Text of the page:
Workshop 1: Field Ionization, Field Desorption and Liquid Injection Field Desorption / Ionization
Organization: Mathias H. Linden, H. Bernhard Linden, Jürgen Gross
Part 1: 14:00 h – 15:15 h
Coffee Break
Part 2: 15:30 h – 16:45 h

Field ionization (FI), field desorption (FD), and liquid injection field desorption/ionization (LIFDI) are particularly soft ionization methods that can be applied to a wide variety of compound classes. The suitable variant of this family of ionization methods is chosen based on molecular weight, volatility, and polarity of the analyte. LIFDI is especially useful as it combines sample introduction under exclusion of moisture and air, reproducible sample deposition on the emitter with quick operation, and thus, short measurement times. Meanwhile, LIFDI sources can be obtained for a range of instruments including modern TOF and Orbitrap analyzers.

This workshop will fully explain the fundamentals of the techniques and demonstrate their capabilities along a range of elaborate examples. It will include instrumental topics such as mass analyzers to combine with and hyphenation of these soft ionization methods with various separation techniques.

Workshop 2: Mass Spectrometry imaging: Multimodal Approaches
Organization: Andreas Römpp, Bernhard Spengler
Part 1: 14:00 h – 15:15 h
Coffee Break
Part 2: 15:30 h – 16:45 h

Multimodal approaches are becoming increasingly popular in mass spectrometry imaging studies, ranging from the combination of different ionization types to the integration of complementary analytical techniques such as spectroscopy methods. Different application scenarios will be covered in this workshop along with practical considerations on experimental details and data handling.

Workshop 3: PTB-Workshop: Enabling Comparable Measurement Results through the Implementation of a Metrological Infrastructure
Organization: Claudia Swart, Gavin O’Connor
Part 1: 14:00 h – 15:15 h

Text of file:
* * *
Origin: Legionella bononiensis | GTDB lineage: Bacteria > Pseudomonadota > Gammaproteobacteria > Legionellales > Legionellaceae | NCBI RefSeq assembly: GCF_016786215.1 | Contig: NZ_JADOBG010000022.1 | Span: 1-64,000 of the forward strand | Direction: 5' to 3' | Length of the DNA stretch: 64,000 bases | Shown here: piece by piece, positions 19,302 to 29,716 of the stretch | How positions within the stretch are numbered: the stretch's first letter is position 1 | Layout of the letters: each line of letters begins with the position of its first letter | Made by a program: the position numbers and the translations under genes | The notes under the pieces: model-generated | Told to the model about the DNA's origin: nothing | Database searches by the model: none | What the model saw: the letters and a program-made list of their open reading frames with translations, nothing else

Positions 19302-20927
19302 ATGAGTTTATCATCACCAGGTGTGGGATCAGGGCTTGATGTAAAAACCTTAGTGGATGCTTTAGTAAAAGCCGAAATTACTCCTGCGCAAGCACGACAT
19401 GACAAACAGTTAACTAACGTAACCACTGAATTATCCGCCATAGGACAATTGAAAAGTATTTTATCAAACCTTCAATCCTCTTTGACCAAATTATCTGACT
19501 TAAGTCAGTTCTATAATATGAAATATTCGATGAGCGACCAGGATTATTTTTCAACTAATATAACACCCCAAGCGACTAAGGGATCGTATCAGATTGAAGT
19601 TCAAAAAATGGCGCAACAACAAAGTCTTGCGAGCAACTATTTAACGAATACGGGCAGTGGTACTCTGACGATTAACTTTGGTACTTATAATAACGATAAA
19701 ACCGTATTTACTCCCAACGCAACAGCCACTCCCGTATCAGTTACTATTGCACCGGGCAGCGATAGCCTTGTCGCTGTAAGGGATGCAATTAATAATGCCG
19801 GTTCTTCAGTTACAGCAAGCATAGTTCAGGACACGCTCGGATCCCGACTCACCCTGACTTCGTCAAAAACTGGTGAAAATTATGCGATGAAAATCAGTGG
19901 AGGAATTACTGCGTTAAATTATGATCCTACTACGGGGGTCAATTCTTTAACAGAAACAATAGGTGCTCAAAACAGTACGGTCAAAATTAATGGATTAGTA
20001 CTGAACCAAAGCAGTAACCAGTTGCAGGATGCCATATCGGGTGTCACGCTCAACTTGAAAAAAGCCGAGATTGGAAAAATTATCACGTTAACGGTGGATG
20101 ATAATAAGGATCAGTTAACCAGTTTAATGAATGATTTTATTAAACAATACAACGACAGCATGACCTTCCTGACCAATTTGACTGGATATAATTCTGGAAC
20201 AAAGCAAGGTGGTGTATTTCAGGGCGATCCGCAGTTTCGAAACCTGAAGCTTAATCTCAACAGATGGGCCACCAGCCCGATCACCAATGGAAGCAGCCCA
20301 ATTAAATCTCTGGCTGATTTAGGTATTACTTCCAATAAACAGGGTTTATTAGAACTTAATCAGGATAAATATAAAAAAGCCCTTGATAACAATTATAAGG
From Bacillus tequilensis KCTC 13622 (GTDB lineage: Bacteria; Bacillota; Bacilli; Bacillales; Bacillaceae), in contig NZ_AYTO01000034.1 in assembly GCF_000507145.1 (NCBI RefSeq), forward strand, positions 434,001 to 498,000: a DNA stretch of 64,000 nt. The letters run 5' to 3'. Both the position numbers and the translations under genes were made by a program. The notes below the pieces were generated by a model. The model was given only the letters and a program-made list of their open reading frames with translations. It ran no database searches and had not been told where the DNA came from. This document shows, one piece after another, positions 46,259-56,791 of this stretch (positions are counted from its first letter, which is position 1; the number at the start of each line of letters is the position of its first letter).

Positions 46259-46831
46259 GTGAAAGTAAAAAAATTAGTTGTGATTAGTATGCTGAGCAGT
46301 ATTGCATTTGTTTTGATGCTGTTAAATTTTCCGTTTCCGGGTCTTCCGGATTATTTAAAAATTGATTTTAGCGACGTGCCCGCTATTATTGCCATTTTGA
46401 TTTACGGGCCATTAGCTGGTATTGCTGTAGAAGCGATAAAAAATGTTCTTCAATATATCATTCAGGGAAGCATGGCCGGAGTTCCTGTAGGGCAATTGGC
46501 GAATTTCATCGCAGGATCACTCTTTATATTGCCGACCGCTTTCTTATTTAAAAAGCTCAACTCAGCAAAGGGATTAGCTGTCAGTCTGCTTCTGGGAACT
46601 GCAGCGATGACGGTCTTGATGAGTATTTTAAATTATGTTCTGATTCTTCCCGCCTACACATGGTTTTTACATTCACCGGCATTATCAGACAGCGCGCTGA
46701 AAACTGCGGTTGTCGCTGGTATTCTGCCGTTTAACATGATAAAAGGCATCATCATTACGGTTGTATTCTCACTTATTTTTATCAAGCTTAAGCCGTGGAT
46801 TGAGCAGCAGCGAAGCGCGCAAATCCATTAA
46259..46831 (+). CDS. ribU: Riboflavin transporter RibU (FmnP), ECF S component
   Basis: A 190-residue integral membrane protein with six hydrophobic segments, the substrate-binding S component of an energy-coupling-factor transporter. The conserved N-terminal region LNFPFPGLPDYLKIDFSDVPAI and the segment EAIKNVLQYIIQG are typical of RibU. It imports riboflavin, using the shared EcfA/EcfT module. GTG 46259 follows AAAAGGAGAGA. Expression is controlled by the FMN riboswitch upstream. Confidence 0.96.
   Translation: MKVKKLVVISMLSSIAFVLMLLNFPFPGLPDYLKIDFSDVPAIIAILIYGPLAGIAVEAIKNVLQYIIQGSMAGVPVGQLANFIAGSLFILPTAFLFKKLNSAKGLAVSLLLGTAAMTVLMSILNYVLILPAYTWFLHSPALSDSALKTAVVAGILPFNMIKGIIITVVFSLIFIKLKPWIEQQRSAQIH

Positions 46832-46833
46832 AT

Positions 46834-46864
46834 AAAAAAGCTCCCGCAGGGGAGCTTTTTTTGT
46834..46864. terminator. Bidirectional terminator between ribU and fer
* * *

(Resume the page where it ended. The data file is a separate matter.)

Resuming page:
Coffee Break
Part 2: 15:30 h – 16:45 h

The concept of “open data” becomes more and more important in all fields of science. Many funding organisations, such as DFG and the EU, requires open access to the data generated in successfully funded projects. However, open data are only useful when they are comparable and reliable. For over two decades the National Metrology Institutes (NMIs) have been working together to assess the worldwide comparability of measurement results. In order to achieve this, a constant assessment of the measurement results traceability and uncertainty were required. This workshop will address and explain these concepts and how mass spectrometry has an essential role in providing reference measurement. Although the process is slow, the agreement between NMIs in priority areas important to trade, is now well established. However, much has still to be achieved in the dissemination of traceability and the broader use of good analytical practices. The application of metrological concept of traceability guarantees that measurement results are comparable and, thus, reusable.

Part 1: a) Basic concepts in metrology, b) An introduction to the worldwide metrology infrastructure, c) How do NMIs achieve traceability of their results?, d) A general introduction to isotope dilution methods